Bacteria grow on surfaces as layers called biofilms. Individual bacteria are too small to be clearly seen using a normal microscope but by using advanced microscopic techniques it is possible to see individual cells clearly. The electron microscope causes damage to the cells because the electron beam needs to operate in a vacuum and the cells need to be dried. However, using a new method called the environmental scanning electron microscopy (ESEM) we see a layer of a polymer with individual cells projecting through it. It is possible to see individual bacteria (1-2 microns in length) just as they occur in nature. In fact, because each individual cell is surrounded by a layer of hydrated polymeric material, this obscures a lot of its surface detail. When a biofilm is viewed using ESEM we can see this surface layer with bacterial cells jutting through it but largely hidden from view.
Biofilms are not just flat layers. They comprise a basal layer with long stacks of cells growing out from it. Water can flow between the stacks, suggesting a primitive circulatory system and biofilms have been likened to a tissue structure. A confocal microscope can image in three dimensions, allowing us to build up a picture of the 3-D structure of the stacks and channels.
By growing the biofilm on a sponge it is possible to make a spongy, porous material which readily transports liquids through the pores to all parts of the biofilm. Water is visualised by using magnetic resonance imaging (MRI), which uses the signal from protons in the water to build up a 3-D image. The limit of resolution of MRI means that it is not possible to see the stacks and channels visible by confocal microscopy (up to 100 microns) but at the 100 micron level images can be obtained using MRI and confocal microscopy to cross-calibrate each other. In this way the depth of the hydrated biofilm can be measured.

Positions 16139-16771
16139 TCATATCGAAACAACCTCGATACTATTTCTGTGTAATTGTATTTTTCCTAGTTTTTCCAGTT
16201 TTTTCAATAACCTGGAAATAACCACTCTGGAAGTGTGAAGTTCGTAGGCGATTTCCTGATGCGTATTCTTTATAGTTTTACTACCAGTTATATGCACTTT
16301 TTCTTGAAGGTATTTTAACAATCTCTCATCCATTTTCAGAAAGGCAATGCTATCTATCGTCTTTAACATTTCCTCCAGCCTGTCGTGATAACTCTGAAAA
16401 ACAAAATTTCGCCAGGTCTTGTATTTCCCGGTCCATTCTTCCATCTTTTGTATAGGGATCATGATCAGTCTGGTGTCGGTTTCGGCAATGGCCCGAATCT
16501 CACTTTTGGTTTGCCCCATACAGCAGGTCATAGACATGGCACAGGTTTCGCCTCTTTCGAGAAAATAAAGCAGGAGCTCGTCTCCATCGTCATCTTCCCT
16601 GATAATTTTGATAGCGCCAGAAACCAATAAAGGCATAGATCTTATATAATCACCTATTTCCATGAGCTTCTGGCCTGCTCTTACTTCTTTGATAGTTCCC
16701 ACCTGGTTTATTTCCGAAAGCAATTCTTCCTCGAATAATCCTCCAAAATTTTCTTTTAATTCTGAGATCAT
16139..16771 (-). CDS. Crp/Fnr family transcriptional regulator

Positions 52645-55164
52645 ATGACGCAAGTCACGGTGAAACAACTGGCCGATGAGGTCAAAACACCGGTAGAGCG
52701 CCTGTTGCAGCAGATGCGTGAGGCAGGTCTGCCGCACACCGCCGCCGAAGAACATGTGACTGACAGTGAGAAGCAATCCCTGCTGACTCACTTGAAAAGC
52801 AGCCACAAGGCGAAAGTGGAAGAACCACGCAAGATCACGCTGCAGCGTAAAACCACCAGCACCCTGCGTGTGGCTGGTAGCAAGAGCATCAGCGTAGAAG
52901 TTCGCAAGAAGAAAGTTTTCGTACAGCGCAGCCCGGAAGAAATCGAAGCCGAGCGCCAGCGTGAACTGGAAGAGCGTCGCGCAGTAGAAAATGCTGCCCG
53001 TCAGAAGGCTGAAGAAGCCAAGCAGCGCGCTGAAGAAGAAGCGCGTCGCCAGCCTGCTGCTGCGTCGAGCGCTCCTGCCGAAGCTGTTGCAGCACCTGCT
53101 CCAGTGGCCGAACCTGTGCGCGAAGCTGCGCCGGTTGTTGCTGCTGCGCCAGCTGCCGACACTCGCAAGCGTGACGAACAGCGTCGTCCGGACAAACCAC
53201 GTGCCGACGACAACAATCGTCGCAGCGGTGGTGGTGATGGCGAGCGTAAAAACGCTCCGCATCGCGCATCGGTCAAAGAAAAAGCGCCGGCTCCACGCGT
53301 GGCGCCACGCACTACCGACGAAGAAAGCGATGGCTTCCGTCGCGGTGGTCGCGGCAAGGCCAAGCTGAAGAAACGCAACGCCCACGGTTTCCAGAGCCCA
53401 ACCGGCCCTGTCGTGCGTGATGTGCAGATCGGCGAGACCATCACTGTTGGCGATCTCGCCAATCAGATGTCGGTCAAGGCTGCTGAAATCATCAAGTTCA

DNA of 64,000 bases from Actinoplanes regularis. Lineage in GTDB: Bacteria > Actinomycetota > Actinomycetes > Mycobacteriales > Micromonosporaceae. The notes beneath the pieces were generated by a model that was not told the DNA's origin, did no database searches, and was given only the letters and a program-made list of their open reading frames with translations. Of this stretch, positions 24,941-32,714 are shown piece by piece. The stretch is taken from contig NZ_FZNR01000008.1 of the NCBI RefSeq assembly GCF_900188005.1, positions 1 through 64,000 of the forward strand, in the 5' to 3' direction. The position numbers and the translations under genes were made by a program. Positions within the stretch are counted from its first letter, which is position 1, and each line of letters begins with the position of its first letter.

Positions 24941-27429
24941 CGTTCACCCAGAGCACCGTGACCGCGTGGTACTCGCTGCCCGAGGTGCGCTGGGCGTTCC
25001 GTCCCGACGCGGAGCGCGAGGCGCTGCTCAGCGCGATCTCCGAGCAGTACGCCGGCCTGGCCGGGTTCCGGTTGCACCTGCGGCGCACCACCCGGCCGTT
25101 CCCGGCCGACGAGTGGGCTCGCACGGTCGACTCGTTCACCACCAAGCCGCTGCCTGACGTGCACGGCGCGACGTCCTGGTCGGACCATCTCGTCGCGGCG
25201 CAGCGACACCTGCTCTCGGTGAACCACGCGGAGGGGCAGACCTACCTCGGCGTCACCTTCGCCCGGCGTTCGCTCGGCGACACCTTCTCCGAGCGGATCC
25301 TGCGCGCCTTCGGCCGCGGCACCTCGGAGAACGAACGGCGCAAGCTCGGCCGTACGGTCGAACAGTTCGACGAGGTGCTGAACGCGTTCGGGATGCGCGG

The major benefit of MRI is that it is possible to image flows in real time and space. For a system which is becoming progressively blocked, the flow will be going faster through the smaller spaces which remain unblocked and this will show up in the images. By processing MRI data it is possible to obtain quantitative information which helps us to design better bioreactors for harnessing the properties of the bacteria for useful activities. For example, these activities can be applied in the removal of pollutants from industrial flows.
Biofilm and calcium phosphate coatings on the surface of polyurethane foam and Ti-discs
Professor Lynne Macaskie, School of Biosciences
Tel: 0121 414 5889